A long time ago, I worked on a television show featuring opera star Luciano Pavarotti singing at the Spectrum arena, home of the Philadelphia Flyers hockey team. The concert was performed between games, so flooring was laid over the ice, and the stage and seats over that. It wasn’t the first time opera had been performed in a hockey arena.
Manru, a relatively obscure opera written by the famous Polish pianist Ignacy Jan Paderewski, had its world premiere in Germany in May of 1901. Less than a year later, it was performed by the Metropolitan Opera at Pittsburg’s Duquesne Garden hockey arena, one of only eight performances in the company’s history [officially, Pittsburgh had no h 1890-1911]. The Met performed five different operas at the Garden that year and another four the next. But that wasn’t Pittsburgh’s first opera at an indoor hockey arena.
The first indoor ice rink in Pittsburgh was at the Schenley Park Casino, where the Casino Comic Opera Company performed. The company was created by Harry Davis, who had previously hosted the Met at his Grand Opera House in Pittsburg, one of several theatres he ran in the city.
In 1896, Davis presented the first projected movies in Pittsburg at his Avenue Theatre, using the Lumières’ Cinematographe (the same day movies were also projected at the nearby Bijou Theatre using the Edison-promoted Vitagraph). By the end of the year, Davis had created his own Zinematographe movie system and used it to shoot a reentactment in Pittsburg of the boxing match between Peter Maher and Joe Choynski in New York (the fact that the same contenders were only acting got around questions of legality of fights).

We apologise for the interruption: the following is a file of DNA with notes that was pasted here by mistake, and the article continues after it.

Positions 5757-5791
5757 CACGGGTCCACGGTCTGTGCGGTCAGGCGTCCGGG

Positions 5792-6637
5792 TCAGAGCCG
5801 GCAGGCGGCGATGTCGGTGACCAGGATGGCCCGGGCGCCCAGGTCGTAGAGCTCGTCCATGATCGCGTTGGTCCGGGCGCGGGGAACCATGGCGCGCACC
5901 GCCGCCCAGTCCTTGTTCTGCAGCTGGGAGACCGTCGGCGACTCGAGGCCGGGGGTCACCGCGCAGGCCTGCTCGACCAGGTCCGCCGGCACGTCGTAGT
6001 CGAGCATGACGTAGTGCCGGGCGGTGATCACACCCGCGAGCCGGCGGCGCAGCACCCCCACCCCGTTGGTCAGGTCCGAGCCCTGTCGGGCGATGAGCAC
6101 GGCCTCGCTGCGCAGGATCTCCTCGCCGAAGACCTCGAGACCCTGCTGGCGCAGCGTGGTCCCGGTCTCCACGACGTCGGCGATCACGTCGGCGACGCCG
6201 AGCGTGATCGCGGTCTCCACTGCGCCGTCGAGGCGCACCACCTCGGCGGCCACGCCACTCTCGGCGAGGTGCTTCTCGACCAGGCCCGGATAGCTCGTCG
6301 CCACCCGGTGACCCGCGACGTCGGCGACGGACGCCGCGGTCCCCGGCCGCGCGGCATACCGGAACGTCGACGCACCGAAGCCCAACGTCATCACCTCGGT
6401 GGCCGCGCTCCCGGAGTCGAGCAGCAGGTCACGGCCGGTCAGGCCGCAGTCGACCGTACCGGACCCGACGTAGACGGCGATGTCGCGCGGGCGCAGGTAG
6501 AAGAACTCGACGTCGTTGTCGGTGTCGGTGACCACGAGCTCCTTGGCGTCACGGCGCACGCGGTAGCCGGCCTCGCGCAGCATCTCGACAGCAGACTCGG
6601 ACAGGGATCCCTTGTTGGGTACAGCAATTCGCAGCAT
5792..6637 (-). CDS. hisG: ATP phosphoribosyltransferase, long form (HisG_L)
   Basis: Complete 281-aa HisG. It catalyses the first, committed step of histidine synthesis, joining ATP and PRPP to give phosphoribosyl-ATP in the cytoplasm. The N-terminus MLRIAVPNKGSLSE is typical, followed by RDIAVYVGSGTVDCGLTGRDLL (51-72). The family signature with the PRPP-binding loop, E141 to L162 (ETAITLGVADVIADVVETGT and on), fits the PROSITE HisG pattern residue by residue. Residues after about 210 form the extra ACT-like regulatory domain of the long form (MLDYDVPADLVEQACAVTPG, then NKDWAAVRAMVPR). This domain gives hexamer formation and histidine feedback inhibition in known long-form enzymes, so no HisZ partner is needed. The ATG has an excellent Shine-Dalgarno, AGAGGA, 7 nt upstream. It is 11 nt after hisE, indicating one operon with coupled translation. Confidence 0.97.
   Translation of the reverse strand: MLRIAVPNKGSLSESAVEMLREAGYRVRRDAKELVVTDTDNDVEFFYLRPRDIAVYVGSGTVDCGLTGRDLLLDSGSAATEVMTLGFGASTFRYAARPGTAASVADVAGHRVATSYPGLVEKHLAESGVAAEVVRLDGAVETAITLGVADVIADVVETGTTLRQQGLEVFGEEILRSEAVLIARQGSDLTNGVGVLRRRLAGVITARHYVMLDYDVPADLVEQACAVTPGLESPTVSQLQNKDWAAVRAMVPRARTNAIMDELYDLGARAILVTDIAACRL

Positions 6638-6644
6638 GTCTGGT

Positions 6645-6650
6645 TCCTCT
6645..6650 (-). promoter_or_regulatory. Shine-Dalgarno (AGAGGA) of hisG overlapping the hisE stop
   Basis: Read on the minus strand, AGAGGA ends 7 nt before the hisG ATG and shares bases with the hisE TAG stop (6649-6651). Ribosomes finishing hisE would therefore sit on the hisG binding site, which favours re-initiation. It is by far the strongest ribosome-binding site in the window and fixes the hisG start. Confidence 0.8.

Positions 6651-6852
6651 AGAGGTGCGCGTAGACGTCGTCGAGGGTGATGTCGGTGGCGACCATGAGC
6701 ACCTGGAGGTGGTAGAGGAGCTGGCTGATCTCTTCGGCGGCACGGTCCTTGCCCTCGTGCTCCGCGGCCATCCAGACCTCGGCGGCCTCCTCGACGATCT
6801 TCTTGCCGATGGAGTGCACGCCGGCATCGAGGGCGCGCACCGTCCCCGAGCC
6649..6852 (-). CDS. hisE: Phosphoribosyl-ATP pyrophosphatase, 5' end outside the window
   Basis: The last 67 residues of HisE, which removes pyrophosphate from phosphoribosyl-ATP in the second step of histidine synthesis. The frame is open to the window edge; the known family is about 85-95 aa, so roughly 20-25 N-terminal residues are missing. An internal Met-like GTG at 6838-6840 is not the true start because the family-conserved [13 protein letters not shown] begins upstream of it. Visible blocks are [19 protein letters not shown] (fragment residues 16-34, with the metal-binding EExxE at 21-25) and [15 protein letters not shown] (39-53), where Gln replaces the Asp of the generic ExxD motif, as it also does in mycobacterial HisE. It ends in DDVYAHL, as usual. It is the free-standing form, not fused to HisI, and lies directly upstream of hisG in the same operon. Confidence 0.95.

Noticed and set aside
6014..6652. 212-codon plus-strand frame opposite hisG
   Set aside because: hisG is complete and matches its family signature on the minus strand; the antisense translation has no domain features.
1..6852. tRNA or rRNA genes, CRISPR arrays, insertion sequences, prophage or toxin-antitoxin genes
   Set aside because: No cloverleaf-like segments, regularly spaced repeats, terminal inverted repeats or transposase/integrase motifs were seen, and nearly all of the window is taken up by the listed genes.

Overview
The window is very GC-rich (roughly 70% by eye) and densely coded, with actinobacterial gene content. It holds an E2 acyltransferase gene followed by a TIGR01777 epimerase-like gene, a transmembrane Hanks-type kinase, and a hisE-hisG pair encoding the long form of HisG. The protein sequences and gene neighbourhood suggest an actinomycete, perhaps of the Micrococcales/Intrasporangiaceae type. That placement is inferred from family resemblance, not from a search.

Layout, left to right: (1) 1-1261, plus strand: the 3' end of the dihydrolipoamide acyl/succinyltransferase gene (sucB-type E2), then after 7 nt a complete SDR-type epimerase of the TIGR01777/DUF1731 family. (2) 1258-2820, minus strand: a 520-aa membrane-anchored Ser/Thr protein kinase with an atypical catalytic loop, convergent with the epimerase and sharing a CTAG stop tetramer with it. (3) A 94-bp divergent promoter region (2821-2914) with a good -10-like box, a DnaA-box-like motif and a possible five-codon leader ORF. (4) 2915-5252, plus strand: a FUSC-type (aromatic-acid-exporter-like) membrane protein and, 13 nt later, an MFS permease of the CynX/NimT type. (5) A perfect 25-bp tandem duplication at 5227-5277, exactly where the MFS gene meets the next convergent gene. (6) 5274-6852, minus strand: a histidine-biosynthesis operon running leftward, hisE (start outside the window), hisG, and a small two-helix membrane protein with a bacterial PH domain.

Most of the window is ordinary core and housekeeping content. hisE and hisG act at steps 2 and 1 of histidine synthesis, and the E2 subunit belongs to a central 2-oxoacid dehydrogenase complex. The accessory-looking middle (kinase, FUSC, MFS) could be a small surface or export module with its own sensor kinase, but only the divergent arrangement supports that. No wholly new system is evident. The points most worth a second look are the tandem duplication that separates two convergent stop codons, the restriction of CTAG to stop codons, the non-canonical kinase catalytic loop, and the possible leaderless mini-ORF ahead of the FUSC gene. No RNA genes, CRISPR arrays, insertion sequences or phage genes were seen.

One of Davis’s employees, Richard A. Rowland, who started as an assistant spotlight operator at age 12, suggested showing movies at the Grand Opera House, too. Davis eventually dedicated a room to projected movies at an arcade he ran next to one of his theatres. After the arcade burned down, he, and his partner and brother-in-law John Harris, opened a storefront theatre in 1905, with 96 “opera seats,” dedicated to nothing but projected movies. It was open almost 16 hours a day, but employees (in nice uniforms) worked eight-hour shifts. The admission fee was five cents, so it was called the Nickelodeon.
It was neither the first dedicated movie theatre nor the first place called a nickelodeon, but it was the first long-lasting one, and it was amazingly successful and influential. A Polish visitor who saw it brought the dedicated movie-theatre concept to Europe. Carl Laemmle, co-founder of Universal Studios, opened his White Front Theatre in Chicago based on the Pittsburgh Nickelodeon. A Pittsburg suit salesperson, Harry Warner, opened a movie theatre in nearby New Castle with his brothers. A jeweler across the street, Lewis Seleznick, went into movie production; his son, David O. Selznick, is probably best known as the producer of Gone with the Wind.
Rowland took over his father’s theatrical supply company and added a film exchange. In 1910, he sold it for “more money than I thought existed” and went on to found companies that became important parts of MGM, Paramount, and Warner Bros. and to run Fox and have executive positions at such other studios as Republic and RKO. Inspired by Rowland’s success, the Warner brothers opened their own Pittsburg film exchange before moving to Hollywood.
As for Davis, Musical America called him the “impresario of the hour” in 1918 and recommended him for a national “hero medal” for bringing opera to the masses outside New York, Chicago, and Boston and for ticket prices starting at 25 cents. “I believe in opera,” he said. “Its medium is a great education for the people.”